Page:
Sustained release intra-articular medication could revolutionize the treatment of osteoarthritis in horses, with a single injection lasting for months and having no adverse side effects on other organs.
Ontario Veterinary College researcher Mark Hurtig and his team are embarking on this new technology, which could revolutionize joint treatments and much more.
Sustained release formulations could have great potential in delivering antibiotics, parasiticides or other drugs that require long treatment regimes or treatment of tissues that are difficult to penetrate with oral or other injectable drugs. There could be applications for direct injection of drugs into joints, the spinal column, tendon sheaths and even eyes.
Hurtig’s current research project on sustained release using intra-articular medication began in the Spring of 2016 with objectives of slowing down the progression and signs of joint disease. Currently there are no drugs registered for use in the treatment of equine osteoarthritis, partly because there are challenges with conventional drugs reaching joint tissues in adequate concentrations. A good example is glucosamine which has minimal absorption by the equine gastrointestinal tract. Describing the intra-articular medication in development, Hurtig says: “We can treat a single or multiple joints without having to poison the whole horse.”
How does it work?
“Sustained release technology targets the joint space and the joint space alone,” says Hurtig. “The drug levels in the rest of the body are miniscule.”
With low systemic exposure, this means there should be no problems with ulcers, renal disease and other complications that can result from NSAIDS. Sustained release technology is about binding the drug to a carrier and having that carrier break down slowly to release the active pharmacological ingredient (API).
In this case a liquid polymer mixture becomes a semi-solid gel after it is injected into the joint. The gel is broken down slowly releasing the API which can be a drug, therapeutic protein or growth factor. The polymer mixture is described by Hurtig as ‘comprised of garden variety molecules’ which are readily available, inexpensive and well accepted as safe in food and drug manufacturing.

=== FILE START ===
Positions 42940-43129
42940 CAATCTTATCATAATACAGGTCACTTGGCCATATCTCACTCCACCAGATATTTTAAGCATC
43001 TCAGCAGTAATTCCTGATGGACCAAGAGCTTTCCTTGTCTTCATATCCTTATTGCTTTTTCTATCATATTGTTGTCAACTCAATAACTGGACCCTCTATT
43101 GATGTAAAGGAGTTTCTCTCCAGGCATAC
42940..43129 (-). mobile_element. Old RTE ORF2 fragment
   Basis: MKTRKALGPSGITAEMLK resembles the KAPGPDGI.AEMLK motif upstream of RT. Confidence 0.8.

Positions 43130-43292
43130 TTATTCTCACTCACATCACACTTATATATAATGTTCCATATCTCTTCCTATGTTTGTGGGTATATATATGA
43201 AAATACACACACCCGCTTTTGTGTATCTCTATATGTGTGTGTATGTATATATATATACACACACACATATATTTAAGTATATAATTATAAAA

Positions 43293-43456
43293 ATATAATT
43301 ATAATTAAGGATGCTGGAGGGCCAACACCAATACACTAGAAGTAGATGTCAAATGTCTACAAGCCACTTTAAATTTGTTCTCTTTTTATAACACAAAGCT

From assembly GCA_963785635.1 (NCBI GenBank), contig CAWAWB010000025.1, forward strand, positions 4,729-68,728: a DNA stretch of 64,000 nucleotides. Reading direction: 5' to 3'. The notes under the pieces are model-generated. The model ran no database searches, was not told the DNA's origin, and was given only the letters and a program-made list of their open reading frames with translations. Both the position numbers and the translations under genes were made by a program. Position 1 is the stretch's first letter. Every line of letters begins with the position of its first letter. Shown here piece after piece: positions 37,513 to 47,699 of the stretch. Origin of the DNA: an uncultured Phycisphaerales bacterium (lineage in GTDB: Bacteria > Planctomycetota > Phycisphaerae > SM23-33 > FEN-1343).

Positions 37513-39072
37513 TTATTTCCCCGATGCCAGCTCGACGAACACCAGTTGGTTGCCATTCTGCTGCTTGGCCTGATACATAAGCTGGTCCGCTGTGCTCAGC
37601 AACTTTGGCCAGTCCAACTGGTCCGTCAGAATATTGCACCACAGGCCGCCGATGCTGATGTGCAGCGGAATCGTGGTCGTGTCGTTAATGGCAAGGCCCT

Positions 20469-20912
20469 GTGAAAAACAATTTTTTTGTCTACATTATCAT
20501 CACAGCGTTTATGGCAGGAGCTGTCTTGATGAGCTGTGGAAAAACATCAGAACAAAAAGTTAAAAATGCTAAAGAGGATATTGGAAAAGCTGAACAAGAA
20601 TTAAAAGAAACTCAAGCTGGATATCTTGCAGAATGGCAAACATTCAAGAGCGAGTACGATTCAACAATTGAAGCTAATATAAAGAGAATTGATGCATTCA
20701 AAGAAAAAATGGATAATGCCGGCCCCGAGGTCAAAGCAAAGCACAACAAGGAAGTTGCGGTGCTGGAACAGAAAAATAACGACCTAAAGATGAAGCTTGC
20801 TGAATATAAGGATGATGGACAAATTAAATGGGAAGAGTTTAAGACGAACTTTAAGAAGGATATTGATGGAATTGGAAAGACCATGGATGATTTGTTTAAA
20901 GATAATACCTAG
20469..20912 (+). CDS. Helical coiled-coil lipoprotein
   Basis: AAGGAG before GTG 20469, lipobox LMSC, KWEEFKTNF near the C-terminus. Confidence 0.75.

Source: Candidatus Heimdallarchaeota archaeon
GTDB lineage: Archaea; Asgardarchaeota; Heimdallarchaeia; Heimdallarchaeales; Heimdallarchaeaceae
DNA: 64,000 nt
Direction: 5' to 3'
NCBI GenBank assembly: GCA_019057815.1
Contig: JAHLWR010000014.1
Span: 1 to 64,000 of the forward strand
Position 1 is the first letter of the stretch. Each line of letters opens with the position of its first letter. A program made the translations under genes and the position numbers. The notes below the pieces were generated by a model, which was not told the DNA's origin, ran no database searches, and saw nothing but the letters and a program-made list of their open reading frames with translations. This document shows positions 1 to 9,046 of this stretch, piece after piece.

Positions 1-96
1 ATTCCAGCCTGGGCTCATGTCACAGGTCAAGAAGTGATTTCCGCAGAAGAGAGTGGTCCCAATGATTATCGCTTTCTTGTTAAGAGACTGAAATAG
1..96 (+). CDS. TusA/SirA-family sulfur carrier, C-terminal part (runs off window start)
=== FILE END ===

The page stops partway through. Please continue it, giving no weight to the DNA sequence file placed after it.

A little does a lot
Dr Hurtig’s team has shown that as little as 200mg of drug (a small fraction of one oral dose) could last three to four months or longer. In many cases this means using two to three orders of magnitude less drug.
“It is a really local therapy and a very green technology,” explains Hurtig. “With less drugs being excreted out into the environment, this means less impact on soil and drinking water.”
Fewer drugs could prove better for the horse, environment and pocketbook.
Traditional treatment of osteoarthritis
Conventional treatments manage the pain and inflammation in joint disease. There are no treatments registered for treating equine osteoarthritis though injectable corticosteroids, hyaluronic acid, platelet rich plasma, IRAP (interleukin receptor antagonist protein), NSAIDs and nutraceuticals help control the symptoms. These treatments can suppress inflammation but have no proven effect on repairing cartilage.
In some cases, such as prolonged use of long-acting corticosteroids, there is a negative metabolic effect on articular cartilage and can promote additional joint degeneration. Hyaluronic acid, platelet rich plasma, and many of the new biologic therapies have a relatively short acting effect of weeks to a few months.
Prolonging the effect of such treatments with sustained release carriers could be one answer to practical cost-effective management of joint disease. Drugs that are too expensive or toxic to administer to horses by other routes could be delivered by direct injection.
In collaboration with Dr Beth Gillies at the University of Western Ontario, Hurtig’s team has been developing carrier/drug prototypes for preliminary trials in horses.
Funding for this research has been provided by Equine Guelph.